High sugar ryegrass improves lamb performance
Trial results have shown a consistent improvement in lamb performance when grazing a mix of AberMagic and AberDart high sugar ryegrass (HSR) cultivars compared to lambs grazing a high-performing standard ryegrass (SRG) cultivar.
According to the research carried out by AbacusBio, lambs grazing HSR had an average increase in daily gain of 31 grams per day, which resulted in an increase of 400 grams in carcass weight at slaughter and an additional 200 grams of meat yield using Alliance Group’s VIAscan technology.
The increased growth of HSR lambs resulted in more lambs reaching target weights with 75 percent of the HSR grazed lambs successfully finished in the 2013/14 production season compared to 62 percent of the SRG lambs.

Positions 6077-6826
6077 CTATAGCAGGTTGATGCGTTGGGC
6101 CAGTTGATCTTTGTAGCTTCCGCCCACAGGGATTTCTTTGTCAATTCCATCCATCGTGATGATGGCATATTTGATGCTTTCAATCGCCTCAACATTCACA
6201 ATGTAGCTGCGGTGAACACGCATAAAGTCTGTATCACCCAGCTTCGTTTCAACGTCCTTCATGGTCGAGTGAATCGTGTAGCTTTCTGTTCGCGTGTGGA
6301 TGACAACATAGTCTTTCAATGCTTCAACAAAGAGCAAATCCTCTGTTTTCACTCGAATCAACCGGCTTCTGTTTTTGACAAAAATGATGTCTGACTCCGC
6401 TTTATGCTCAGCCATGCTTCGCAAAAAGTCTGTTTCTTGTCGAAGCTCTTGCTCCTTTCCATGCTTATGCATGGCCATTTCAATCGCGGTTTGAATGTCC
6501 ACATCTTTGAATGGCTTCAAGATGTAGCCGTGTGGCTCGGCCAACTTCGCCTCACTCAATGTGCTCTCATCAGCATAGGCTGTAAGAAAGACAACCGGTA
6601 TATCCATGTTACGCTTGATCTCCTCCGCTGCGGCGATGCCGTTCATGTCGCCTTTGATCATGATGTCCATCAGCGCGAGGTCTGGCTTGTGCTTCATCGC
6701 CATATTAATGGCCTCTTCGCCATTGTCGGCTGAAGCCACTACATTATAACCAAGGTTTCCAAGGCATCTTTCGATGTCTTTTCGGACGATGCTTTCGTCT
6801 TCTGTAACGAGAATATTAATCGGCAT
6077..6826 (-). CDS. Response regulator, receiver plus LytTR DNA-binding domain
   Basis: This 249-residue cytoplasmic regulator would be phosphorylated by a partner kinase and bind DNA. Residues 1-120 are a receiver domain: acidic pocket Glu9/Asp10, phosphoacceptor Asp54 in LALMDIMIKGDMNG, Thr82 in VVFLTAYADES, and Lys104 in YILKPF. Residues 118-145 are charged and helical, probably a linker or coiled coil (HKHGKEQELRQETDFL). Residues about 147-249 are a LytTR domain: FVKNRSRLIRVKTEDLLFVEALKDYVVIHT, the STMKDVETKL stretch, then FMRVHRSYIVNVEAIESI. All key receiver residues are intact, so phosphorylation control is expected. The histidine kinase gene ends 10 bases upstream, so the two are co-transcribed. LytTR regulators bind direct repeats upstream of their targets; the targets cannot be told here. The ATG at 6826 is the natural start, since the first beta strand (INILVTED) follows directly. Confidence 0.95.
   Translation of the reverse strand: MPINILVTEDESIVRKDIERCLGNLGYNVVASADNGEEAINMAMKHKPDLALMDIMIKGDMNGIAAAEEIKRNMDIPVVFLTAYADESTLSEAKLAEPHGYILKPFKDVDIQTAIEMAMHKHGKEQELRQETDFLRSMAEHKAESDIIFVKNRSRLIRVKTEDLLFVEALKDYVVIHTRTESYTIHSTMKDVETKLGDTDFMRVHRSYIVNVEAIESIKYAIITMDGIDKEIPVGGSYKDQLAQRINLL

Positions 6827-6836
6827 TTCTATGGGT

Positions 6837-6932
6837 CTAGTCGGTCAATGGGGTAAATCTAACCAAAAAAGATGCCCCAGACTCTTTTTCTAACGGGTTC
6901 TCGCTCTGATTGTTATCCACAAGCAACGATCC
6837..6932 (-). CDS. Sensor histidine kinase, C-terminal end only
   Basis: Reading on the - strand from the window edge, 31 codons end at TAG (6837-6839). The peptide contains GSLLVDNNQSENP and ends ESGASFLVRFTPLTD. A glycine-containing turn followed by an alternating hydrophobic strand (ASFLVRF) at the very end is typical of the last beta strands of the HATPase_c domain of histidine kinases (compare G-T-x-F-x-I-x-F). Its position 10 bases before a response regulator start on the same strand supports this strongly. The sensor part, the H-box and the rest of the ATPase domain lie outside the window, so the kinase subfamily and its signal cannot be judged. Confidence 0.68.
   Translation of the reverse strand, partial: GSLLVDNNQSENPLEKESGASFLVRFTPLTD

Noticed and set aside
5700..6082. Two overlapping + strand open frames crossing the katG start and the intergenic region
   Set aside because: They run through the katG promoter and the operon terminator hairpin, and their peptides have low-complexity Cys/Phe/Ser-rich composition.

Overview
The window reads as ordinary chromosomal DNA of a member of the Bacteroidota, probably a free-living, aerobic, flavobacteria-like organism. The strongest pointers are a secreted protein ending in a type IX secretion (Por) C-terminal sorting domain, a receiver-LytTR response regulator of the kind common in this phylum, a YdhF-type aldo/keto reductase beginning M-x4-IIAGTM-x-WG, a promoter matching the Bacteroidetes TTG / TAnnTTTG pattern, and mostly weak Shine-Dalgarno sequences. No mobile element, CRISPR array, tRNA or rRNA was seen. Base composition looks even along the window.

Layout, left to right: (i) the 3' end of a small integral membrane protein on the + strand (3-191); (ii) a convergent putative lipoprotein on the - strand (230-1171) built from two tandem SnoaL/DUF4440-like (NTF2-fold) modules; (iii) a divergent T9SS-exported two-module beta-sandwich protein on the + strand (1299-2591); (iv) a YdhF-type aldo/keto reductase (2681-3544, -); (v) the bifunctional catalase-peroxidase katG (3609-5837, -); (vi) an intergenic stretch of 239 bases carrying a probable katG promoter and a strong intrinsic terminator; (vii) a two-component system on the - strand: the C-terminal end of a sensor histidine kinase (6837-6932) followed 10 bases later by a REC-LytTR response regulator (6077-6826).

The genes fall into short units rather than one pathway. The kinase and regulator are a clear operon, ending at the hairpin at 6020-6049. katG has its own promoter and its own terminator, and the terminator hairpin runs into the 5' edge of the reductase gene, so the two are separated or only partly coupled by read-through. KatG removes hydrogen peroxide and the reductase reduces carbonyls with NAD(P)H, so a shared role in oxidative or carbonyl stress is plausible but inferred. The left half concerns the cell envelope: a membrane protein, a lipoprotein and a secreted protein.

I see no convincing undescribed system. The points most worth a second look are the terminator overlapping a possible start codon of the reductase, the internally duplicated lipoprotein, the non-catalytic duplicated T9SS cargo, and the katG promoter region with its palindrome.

“The research shows that there are productivity gains from lambs grazing HSR and the resulting increase in meat yield could have significant benefits for both farmers and our customers," Murray Behrent, Livestock General Manager at Alliance Group says.
“While there is a strong case for farmers in the southern region to consider using HSR on their farm, it’s important to note that the trial was an animal performance trial and was not designed to provide a comprehensive outline of plant performance.”
The trial report suggests that further studies need to be undertaken to compare other cultivars across multiple regions to fully understand the effect of HSR on lamb performance.
“These results are a positive for HSR, however it is a comparison between lambs grazing on HSR and those grazing on a single SRG cultivar. Further work would be required to understand the comparison against lambs grazing on other cultivars," AbacusBio consultant Hadyn Craig says.
The study shows that HSR increased lamb growth rates which enabled a higher proportion of lambs to be finished earlier.
“While earlier finishing, better yielding lambs tend to be better for returns, productivity and quality, they also offer the potential to reduce the environmental impact of lamb production," Philip Hambling, Agriculture Manager at Sainsbury’s says.